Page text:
Security Experts:

Building Automation Products Vulnerable to Remote Attacks

Building automation products from American Auto-Matrix are affected by a couple of high-severity vulnerabilities that allow remote hackers to compromise the affected system, ICS-CERT warned on Thursday.

One of the flaws, identified as CVE-2016-2307, has been described as a local file inclusion and it allows an attacker to read arbitrary files on the host system, including configuration files.

The second issue, tracked as CVE-2016-2308, refers to the storage of passwords in plain text in a file that can be accessed by an unauthenticated attacker. CVE-2016-2307 has been assigned a CVSS v3 score of 7.5, while CVE-2016-2308 has been assigned a score of 8.6.

“User logins and passwords presented in plain text provide an attacker authenticated credentials to all aspects of the system,” ICS-CERT wrote in its advisory.

Maxim Rupp, the researcher who discovered the vulnerabilities, told SecurityWeek that he reported the issues in August 2015. American Auto-Matrix addressed the security holes in mid-July.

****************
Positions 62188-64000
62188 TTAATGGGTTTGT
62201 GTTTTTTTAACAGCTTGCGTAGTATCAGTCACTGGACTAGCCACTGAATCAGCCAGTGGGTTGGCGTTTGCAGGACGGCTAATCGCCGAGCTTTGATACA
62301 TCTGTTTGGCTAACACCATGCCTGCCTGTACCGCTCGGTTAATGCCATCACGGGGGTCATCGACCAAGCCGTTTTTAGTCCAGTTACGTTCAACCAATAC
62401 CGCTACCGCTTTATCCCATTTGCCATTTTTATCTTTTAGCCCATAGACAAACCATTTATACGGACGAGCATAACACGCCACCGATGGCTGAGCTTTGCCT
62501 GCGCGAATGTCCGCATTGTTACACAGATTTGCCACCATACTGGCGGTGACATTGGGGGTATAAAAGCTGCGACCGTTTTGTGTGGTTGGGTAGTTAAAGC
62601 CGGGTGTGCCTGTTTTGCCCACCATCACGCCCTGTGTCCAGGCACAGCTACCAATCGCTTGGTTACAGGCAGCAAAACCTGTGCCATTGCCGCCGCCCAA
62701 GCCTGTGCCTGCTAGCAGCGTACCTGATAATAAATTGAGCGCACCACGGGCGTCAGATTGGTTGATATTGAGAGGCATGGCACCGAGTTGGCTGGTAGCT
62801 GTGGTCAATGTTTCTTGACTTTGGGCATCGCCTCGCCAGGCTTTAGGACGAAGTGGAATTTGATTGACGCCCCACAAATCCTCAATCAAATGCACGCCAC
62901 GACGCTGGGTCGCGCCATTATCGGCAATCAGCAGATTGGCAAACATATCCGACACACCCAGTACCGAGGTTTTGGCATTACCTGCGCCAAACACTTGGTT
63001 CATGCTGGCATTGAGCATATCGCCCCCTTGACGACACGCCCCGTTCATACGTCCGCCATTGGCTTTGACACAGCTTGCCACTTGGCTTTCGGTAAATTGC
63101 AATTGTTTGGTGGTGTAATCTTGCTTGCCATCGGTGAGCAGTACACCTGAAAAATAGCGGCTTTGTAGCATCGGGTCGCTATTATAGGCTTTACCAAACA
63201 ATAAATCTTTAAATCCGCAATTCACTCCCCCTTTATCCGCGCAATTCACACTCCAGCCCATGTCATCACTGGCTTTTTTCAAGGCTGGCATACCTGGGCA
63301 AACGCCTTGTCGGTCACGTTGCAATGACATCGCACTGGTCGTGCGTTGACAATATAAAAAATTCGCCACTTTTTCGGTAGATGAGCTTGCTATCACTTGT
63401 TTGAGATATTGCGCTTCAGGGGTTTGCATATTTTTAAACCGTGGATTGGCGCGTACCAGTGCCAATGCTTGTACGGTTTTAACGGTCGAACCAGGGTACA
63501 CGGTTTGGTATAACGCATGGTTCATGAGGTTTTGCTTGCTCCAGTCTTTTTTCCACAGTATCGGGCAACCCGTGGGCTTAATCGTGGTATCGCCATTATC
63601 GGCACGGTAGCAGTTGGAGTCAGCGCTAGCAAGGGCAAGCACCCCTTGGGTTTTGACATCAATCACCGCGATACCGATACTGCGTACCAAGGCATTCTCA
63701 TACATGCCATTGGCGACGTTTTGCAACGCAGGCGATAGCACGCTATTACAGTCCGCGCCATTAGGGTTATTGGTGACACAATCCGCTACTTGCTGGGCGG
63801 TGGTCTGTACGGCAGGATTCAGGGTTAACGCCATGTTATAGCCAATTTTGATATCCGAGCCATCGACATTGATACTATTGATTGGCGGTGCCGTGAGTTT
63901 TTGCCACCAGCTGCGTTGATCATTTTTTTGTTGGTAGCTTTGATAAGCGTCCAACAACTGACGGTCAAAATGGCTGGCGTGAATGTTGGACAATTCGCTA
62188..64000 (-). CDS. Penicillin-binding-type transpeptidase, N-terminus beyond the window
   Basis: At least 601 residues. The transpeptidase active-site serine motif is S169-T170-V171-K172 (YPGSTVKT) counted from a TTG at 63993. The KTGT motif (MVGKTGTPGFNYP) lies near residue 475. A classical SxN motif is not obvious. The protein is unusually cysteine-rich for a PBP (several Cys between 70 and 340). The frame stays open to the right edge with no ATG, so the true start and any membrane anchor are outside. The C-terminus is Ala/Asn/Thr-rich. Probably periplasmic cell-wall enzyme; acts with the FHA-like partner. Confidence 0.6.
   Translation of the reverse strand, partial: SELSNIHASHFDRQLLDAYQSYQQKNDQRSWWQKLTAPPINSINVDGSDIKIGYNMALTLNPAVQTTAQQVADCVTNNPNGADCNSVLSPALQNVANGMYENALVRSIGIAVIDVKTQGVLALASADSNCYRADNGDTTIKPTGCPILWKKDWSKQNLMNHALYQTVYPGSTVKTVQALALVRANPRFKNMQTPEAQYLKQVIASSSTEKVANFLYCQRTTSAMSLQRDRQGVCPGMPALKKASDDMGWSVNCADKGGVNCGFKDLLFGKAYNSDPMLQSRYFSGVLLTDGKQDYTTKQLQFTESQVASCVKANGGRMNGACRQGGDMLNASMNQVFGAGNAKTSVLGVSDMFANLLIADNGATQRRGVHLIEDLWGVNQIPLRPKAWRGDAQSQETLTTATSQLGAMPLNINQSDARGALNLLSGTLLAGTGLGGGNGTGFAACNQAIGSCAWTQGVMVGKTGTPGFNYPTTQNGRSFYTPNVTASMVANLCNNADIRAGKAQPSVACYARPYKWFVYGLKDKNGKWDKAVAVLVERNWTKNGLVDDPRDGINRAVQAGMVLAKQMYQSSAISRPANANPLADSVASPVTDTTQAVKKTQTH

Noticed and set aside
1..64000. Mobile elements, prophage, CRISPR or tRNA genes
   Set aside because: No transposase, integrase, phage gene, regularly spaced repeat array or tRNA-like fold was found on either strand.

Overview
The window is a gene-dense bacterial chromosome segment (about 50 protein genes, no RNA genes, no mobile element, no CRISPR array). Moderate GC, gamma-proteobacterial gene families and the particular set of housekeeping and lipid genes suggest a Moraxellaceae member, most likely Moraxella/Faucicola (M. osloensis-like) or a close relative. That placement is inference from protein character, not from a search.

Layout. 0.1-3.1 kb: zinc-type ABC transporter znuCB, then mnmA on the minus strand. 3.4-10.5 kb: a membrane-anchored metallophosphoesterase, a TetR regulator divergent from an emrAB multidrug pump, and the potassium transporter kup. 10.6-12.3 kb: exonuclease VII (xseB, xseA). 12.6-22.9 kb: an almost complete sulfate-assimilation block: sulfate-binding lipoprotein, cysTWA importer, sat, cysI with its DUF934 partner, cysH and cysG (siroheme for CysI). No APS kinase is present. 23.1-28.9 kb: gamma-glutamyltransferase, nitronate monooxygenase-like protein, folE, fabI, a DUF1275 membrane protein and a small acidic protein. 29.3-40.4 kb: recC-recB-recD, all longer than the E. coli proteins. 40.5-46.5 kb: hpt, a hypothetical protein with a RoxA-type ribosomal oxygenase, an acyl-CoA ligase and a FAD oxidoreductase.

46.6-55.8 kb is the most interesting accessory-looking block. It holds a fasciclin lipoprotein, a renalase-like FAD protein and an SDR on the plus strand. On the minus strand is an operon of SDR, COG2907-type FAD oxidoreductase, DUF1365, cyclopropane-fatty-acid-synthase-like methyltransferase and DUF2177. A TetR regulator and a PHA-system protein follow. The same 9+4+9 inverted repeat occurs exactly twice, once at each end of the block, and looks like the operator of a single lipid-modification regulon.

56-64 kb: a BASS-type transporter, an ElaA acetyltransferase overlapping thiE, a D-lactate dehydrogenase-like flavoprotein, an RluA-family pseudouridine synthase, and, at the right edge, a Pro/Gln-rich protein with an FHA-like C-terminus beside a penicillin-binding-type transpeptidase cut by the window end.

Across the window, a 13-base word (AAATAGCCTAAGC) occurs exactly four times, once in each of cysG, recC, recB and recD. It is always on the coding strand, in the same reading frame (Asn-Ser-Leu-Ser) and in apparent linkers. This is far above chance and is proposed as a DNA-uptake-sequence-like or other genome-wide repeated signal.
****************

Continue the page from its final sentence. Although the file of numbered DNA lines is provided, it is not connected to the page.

According to Rupp, the vulnerabilities can be exploited remotely from the Internet and affected systems can be found through the Shodan search engine. The researcher said all the devices he found online were vulnerable to attacks.

ICS-CERT said there is no evidence that the vulnerabilities have been exploited in the wild, but the agency has warned that even a low-skilled attacker can exploit them.ICS Cyber Security Conference

The affected products are American Auto-Matrix’s Aspect-Nexus and Aspect-Matrix, which are used in several sectors in the United States. The vulnerabilities exist in the front-end application of these products.

The Aspect-Matrix hardware platform reached end of life last year and the vulnerabilities will not be fixed. In Aspect-Nexus, which provides extensive building control routines, the flaws have been resolved with the release of version 3.0.0 on July 15. ICS-CERT’s advisory contains instructions on how to install the update.

In the past year, ICS-CERT has disclosed several vulnerabilities found by Rupp, including in industrial routers, gateways and servers from Moxa, Accuenergy’s Acuvim power meters, an HMI from ICONICS, and Tollgrade’s LightHouse Sensor Management System.

Related: Learn More at the ICS Cyber Security Conference

Related: One-Third of ICS Flaws Are Zero-Days When Disclosed

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Eduard Kovacs (@EduardKovacs) is a contributing editor at SecurityWeek. He worked as a high school IT teacher for two years before starting a career in journalism as Softpedia’s security news reporter. Eduard holds a bachelor’s degree in industrial informatics and a master’s degree in computer techniques applied in electrical engineering.